Skip to main content

King of Junior High Athletics Ishida Scores XC National Title Ahead of Graduation



At the 3rd National Junior High School Cross-Country Championships Sunday in Chiba, Fukuoka's Kosuke Ishida, a 3rd-year at Asakawa J.H.S., scored the win in the boys' 3 km in an excellent 8:47. With three junior high school national records to his name Ishida is the undisputed king of junior high athletics. Set to graduate next month before going on to Gunma's Tokyo Nogyo Daini H.S., his win in his final national-level competition as a junior high school student crowned what has been a superb season. Osumi J.H.S. 3rd-year Mio Hashimoto from Kyoto won the girls' 3 km in 9:47.

Ishida won the race by 13 seconds over the 2nd-placer. "I've won every national competition up to now," Ishida smiled afterward. "Winning this one too is a big relief." This season he won both the National Junior High School Championships and Junior Olympics and broke the junior high national records for 1500 m, 3000 m and 5000 m, a record of success that marks him as one of the super elite of junior athletics. "This was my last national championships," he said. "I couldn't afford to lose to anyone." Raising his pace from 1 km out, he pushed on to the finish with room to spare.

Of his decision to leave Fukuoka and travel across the country to Gunma to attend Tokyo Nogyo Daini H.S. he said, "I want a coach who's going to help me grow as a person. I want to become competitive at the international championships level."



For girls' winner Hashimoto the 3 km was her first national title, like Ishida's coming in her final race as a junior high school student. Her winning move came at the 1200 m point. "Pushing hard from start to finish is the way to win," she said. Running behind Junior Olympics champ Seira Fuwa after the start, Hashimoto noticed that Fuwa's pace was slipping and made a move to drop her. "I was really worried that she was going to come back and get me at the end," Hashimoto admitted, but her fears never materialized as she won by a margin of 7 seconds. Of her ambitions for the future she echoed Ishida when she said, "I want to become an athlete who can be internationally competitive."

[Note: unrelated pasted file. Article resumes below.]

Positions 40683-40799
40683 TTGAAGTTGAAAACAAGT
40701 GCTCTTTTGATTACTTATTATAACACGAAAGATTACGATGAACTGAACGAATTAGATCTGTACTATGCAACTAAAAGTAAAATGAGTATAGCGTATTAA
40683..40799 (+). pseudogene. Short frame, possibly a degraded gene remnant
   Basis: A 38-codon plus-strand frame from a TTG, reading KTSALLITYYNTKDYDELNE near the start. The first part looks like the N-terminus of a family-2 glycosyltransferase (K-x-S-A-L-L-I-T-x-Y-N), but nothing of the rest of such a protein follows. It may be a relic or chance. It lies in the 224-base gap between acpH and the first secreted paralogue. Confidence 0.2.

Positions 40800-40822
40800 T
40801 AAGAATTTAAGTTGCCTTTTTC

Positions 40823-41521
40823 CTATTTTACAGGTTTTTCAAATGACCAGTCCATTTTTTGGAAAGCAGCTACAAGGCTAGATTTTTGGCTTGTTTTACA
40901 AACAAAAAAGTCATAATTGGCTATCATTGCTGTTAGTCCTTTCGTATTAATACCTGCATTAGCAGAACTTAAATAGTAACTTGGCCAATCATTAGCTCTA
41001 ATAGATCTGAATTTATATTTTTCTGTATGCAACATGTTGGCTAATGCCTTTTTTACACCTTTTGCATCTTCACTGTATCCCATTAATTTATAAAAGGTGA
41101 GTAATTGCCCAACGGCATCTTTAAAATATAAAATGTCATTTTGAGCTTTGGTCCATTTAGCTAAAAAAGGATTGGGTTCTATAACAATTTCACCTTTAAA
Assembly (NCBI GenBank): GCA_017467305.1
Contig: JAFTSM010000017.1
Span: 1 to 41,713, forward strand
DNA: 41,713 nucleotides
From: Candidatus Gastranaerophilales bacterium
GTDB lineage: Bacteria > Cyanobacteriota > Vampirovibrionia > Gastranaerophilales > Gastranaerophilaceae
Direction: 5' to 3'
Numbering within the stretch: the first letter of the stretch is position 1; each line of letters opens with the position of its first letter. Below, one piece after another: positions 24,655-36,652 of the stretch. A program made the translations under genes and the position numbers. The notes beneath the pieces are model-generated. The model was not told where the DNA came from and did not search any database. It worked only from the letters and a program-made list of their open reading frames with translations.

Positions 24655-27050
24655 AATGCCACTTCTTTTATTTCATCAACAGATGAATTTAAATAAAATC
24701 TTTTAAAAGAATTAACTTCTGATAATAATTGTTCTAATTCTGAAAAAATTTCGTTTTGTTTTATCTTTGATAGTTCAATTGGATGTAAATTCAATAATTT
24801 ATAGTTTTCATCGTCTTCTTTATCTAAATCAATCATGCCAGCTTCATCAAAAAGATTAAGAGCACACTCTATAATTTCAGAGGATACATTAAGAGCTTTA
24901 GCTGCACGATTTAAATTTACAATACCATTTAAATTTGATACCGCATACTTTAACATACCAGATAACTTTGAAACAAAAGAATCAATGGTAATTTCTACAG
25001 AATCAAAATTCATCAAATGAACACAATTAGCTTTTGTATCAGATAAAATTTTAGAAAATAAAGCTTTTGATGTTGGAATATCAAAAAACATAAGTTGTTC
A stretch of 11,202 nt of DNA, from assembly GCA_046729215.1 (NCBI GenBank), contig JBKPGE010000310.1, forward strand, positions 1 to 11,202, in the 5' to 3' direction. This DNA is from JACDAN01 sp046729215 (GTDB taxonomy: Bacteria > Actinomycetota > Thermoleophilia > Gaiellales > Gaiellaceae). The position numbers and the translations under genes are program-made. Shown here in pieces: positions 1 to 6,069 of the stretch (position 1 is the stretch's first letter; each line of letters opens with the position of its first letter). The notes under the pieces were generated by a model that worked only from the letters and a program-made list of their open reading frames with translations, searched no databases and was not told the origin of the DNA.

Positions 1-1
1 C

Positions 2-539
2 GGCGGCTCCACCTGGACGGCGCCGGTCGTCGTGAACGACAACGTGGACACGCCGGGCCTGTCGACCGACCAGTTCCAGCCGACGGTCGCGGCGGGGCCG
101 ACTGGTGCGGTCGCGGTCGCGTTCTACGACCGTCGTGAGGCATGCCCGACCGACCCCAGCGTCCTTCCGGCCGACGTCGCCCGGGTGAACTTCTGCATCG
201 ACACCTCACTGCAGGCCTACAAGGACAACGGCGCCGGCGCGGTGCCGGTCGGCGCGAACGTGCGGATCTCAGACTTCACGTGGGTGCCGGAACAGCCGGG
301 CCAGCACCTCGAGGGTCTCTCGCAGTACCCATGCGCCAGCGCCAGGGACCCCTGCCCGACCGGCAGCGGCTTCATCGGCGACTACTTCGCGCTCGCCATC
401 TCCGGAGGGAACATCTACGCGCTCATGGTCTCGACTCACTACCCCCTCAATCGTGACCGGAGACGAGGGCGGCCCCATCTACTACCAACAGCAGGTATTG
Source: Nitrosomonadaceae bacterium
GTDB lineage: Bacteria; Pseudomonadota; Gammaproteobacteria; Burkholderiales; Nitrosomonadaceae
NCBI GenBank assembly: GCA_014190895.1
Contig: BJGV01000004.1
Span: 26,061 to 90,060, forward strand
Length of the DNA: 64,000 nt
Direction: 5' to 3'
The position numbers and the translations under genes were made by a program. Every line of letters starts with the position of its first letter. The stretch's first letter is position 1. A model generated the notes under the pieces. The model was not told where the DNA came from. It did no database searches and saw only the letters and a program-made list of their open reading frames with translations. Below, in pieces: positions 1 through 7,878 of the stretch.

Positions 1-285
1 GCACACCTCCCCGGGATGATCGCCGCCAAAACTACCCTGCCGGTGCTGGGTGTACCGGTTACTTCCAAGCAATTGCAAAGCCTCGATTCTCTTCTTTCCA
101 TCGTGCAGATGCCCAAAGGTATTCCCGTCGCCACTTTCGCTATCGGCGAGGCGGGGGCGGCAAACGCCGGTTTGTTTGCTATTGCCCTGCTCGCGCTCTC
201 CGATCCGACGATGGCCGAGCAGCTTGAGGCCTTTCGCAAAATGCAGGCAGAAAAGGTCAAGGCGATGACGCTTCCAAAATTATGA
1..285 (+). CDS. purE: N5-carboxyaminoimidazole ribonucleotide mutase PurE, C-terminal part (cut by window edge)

source article:
https://www.sponichi.co.jp/sports/news/2018/02/05/kiji/20180204s00103000302000c.html
translated by Brett Larner

Comments

Most-Read This Week

Hattori Scores First Japanese Win at Fukuoka in 14 Years

Continuing the best year in Japanese men's marathoning history, one that has seen the last generation of Hakone Ekiden talent finally deliver on the brilliance they showed at Hakone in college, former Toyo University leader Yuma Hattori (Toyota) ran 2:07:27 to become the first Japanese man to win the Fukuoka International Marathon since 2004.

In warmer than usual conditions the lead pack ran steadily through 25 km on pace for between 2:07:15 and 2:07:20, perfect for getting as many men as could take it through the rapidly closing qualification window for the MGC Race 2020 Olympic trials. Early casualties included World Championships medalists Vincent Kipruto (Kenya) and Ghirmay Ghebreslassie (Eritrea) and Japan's best championships marathoner, Kentaro Nakamoto (Yasukawa Denki). Boston Marathon winner Yuki Kawauchi (Saitama Pref. Gov't), who rebounded from the low point of his career this fall with excellent times in races the last two weekends, was off the back of the pac…

Niiya to Make 10000 m Return at Zatopek:10

All-time Japanese #3 for 10000 m, Hitomi Niiya (Nike Tokyo TC) makes a return to the distance at Australia's Zatopek:10 next week with support from JRN after five years away from the sport. Niiya's history at the distance is short with only four track 10000 m races to her name, but good ones they were, one and all:
31:28.26, 2012 Hyogo Relay Carnival - 1st30:59.19, 2012 London Olympics - 9th31:06.67 MR, 2013 Japanese National Championships - 1st30:56.70, 2013 Moscow World Championships - 5th Following her crushing defeat over the last lap in Moscow after leading the entire race Niiya quit running and everything to do with it. But in the spring this year, now 30, she decided to try to make a comeback in hope of making the 2020 Olympic team in the 10000 m, telling the media, "I still totally hate running, but unfortunately it seems like this is where I belong." 
After three track races from 3000 m to 5000 m between June and October she made a definitive statement of in…

The Kawauchi Counter

Yuki Kawauchi's 2018 race results: Jan. 1: Marshfield New Year's Day Marathon, U.S.A.: 2:18:59 - 1st - CR
Jan. 14: Okukuma Road Race Half Marathon, Kumamoto - 1:03:28 - 7th
Jan. 21: Yashio Isshu Ekiden, Saitama: 1:01:03 - 1st - ran entire 20.0 km ekiden solo and beat all 103 teams of 6 runners each
Jan. 28: Okumusashi Ekiden First Stage (9.9 km), Saitama - 29:41 - 6th
Feb. 4: Saitama Ekiden Third Stage (12.1 km), Saitama - 36:54 - 4th
Feb. 11: Izumo Kunibiki Half Marathon, Shimane - cancelled due to heavy snow
Feb. 18: Kitakyushu Marathon, Fukuoka - 2:11:46 - 1st - CR
Feb. 25: Fukaya City Half Marathon, Saitama - 1:04:26 - 1st
Mar. 4: Kanaguri Hai Tamana Half Marathon, Kumamoto - 1:04:49 - 12th
Mar. 11: Yoshinogawa Riverside Half Marathon, Tokushima - 1:05:50 - 1st - CR
Mar. 18: Wan Jin Shi Marathon, Taiwan - 2:14:12 - 1st
Mar. 24: Heisei Kokusai University Time Trials, Saitama
              5000 m Heat 4: 14:53.95 - 1st
              5000 m Heat 6: 14:36.58 - 2nd
           …